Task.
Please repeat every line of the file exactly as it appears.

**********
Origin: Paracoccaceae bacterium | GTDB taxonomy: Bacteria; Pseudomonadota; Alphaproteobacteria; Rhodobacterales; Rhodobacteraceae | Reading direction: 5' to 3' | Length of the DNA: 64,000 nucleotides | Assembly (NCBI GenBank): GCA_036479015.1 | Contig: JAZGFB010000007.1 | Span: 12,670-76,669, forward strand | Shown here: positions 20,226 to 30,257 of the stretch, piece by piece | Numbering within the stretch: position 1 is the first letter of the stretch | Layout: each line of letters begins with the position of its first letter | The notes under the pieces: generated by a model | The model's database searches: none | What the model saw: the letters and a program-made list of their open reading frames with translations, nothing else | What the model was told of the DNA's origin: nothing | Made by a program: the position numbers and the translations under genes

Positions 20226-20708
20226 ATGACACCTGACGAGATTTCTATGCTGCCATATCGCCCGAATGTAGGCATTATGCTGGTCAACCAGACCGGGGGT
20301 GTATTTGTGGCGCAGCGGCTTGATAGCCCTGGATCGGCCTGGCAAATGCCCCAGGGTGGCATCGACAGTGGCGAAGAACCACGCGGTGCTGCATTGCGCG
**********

Origin: Paracoccaceae bacterium | GTDB taxonomy: Bacteria; Pseudomonadota; Alphaproteobacteria; Rhodobacterales; Rhodobacteraceae | Reading direction: 5' to 3' | Length of the DNA: 64,000 nucleotides | Assembly (NCBI GenBank): GCA_036479015.1 | Contig: JAZGFB010000007.1 | Span: 12,670-76,669, forward strand | Shown here: positions 20,226 to 30,257 of the stretch, piece by piece | Numbering within the stretch: position 1 is the first letter of the stretch | Layout: each line of letters begins with the position of its first letter | The notes under the pieces: generated by a model | The model's database searches: none | What the model saw: the letters and a program-made list of their open reading frames with translations, nothing else | What the model was told of the DNA's origin: nothing | Made by a program: the position numbers and the translations under genes

Positions 20226-20708
20226 ATGACACCTGACGAGATTTCTATGCTGCCATATCGCCCGAATGTAGGCATTATGCTGGTCAACCAGACCGGGGGT
20301 GTATTTGTGGCGCAGCGGCTTGATAGCCCTGGATCGGCCTGGCAAATGCCCCAGGGTGGCATCGACAGTGGCGAAGAACCACGCGGTGCTGCATTGCGCG